After first being turned down by the Food and Drug Administration, makers of the weight-loss drug Qnexa claim they have promising new data to report and have asked the FDA to reconsider it’s approval.
Vivus, Inc, of Mountain View, Calif., sought FDA approval last year to market Qnexa for weight loss in adults. But the request was denied with the FDA citing potential heart problems and birth defects in babies born to women who take the drug. Now Vivus is asking for approval of Qnexa with labeling that would exclude use by women of child-bearing age.
Qnexa combines low doses of the stimulant phentermine — long used for short-term weight loss — and the anti-seizure and migraine drug topiramate, also known as Topamax.
In March 2011, the FDA required new warnings about the risk of birth defects with Topamax and generic topiramate when the medication is used during the first trimester of pregnancy, a time when many women do not even know that they are pregnant.
The FDA urged doctors to avoid giving Topamax to pregnant women or women who are of child-bearing age and at a high risk of pregnancy, as the agency determined that alternative epilepsy and migraine medications were available that may not carry the same risk.
Last fall, an FDA panel voted against the drug’s approval, citing North American drug registry data showing that babies born to women who took topiramate had up to a 20-fold increase in cleft palates.
Vivus Inc. president Peter Tam told WebMD that subsequent investigations involving other databases suggest that the risk for the oral birth defect is actually much lower.
Based on the new information, the FDA agreed to let the company resubmit its application for limited approval for use in adults who are not likely to become pregnant.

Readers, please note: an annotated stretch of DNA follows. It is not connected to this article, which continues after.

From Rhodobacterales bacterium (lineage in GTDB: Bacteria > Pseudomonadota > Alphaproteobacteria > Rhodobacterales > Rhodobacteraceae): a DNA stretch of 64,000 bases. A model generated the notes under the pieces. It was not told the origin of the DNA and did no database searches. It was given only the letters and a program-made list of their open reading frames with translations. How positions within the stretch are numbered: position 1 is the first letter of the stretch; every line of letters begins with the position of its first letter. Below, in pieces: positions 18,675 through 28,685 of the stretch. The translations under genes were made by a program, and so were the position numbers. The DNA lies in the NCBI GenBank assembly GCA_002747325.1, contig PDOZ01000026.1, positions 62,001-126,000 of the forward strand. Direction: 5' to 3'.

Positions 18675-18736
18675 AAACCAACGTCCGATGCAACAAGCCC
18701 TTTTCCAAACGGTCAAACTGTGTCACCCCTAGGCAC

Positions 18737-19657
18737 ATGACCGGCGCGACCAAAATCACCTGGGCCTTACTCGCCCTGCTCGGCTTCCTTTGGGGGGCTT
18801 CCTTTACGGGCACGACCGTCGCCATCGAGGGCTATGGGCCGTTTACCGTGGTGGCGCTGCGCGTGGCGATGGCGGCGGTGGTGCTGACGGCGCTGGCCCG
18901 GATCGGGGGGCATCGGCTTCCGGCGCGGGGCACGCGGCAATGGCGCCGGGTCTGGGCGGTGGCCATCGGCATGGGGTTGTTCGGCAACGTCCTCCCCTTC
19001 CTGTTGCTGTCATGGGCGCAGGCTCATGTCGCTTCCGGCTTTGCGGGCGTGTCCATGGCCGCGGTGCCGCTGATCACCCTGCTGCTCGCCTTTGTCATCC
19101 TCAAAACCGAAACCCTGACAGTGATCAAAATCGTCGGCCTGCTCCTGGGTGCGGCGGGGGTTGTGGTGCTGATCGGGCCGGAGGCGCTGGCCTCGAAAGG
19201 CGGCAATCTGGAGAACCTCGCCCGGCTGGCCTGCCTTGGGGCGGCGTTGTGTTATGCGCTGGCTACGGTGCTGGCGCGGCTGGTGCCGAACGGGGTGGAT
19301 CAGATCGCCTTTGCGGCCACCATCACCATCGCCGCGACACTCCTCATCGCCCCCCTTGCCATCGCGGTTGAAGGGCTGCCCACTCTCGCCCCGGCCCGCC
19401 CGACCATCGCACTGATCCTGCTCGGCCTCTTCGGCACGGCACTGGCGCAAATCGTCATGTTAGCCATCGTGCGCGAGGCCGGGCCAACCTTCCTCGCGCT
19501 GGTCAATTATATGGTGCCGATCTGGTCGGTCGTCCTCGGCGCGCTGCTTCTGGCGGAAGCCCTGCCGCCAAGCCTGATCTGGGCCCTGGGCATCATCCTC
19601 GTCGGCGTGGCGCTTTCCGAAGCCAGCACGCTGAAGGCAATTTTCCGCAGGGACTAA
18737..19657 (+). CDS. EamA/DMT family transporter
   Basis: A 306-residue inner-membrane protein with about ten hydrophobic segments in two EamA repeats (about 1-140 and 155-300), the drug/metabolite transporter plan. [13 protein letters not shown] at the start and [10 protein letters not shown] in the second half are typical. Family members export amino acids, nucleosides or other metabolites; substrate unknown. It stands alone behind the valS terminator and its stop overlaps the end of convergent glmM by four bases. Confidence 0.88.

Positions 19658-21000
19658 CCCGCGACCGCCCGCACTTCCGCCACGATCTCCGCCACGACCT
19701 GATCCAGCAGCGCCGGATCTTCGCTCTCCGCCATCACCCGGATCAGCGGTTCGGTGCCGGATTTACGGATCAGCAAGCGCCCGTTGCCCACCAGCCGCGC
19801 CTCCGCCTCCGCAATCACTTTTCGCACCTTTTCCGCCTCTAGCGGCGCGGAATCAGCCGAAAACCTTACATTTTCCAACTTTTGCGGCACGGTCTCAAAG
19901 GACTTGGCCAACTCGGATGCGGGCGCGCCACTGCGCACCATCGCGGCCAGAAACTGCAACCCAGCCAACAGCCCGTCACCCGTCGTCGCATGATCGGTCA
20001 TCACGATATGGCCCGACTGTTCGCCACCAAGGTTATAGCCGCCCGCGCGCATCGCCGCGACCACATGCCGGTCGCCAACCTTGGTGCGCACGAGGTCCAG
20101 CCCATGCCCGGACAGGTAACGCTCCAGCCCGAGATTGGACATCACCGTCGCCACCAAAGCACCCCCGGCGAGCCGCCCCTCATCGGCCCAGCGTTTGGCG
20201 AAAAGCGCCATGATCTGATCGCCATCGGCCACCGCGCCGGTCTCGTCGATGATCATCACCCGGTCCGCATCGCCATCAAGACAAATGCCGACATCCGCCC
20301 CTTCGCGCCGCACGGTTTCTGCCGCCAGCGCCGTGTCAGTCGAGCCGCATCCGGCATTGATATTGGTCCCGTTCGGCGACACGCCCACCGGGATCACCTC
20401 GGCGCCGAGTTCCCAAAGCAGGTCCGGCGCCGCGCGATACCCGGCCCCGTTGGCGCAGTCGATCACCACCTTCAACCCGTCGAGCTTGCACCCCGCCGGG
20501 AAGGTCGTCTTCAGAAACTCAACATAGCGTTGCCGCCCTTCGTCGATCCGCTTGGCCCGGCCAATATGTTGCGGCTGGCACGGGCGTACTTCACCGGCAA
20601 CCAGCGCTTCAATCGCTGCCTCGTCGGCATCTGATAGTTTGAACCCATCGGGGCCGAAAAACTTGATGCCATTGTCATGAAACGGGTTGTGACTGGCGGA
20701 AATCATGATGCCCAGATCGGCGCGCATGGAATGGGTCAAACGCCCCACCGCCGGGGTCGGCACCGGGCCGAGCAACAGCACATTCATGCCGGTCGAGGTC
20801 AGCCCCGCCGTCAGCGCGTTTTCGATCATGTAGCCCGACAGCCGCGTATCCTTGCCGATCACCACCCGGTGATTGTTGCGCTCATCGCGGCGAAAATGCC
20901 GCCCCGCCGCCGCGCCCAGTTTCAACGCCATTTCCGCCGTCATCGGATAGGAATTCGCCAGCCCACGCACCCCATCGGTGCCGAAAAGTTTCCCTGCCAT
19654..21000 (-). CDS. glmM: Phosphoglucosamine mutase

At the request of the FDA, the company is also examining more than a decade of medical claims records involving women who took topiramate during pregnancy to treat seizures, migraines, and other conditions, Tam says.
The newly published study included 1,267 severely obese people treated at 91 sites across the country. The study examined the subjects over the course of a year.
Diabetes specialist and study co-researcher W. Timothy Garvey, MD, of the University of Alabama at Birmingham, says based on the research Qnexa appears to be the most effective weight loss drug since the Fen-Phen weight loss regimen. Among patients who completed the study, the average weight loss for patients on the higher dose of Qnexa was 14.4% of body weight, compared to 6.7% among patients on the lower dose and 2.1% among patients taking a placebo.
Vivus President, Tam says he is optimistic that Qnexa will be approved. But he acknowledges that the weight loss drug industry has had a rocky road lately.
Weight loss specialist Louis Aronne, MD, of Weill Medical College at Cornell University, says the FDA may feel pressure to approve Qnexa because it is effective, as long as the company shows that it can limit its use to those for whom it is approved.
Aronne directs the Comprehensive Weight Control Program at New York-Presbyterian Hospital.
“Obesity is a huge and growing medical problem and we need effective drugs to treat it,” he tells WebMD.
According to the company, the FDA is scheduled to make an approval decision next April. If approved, the drug could be commercially available soon after that.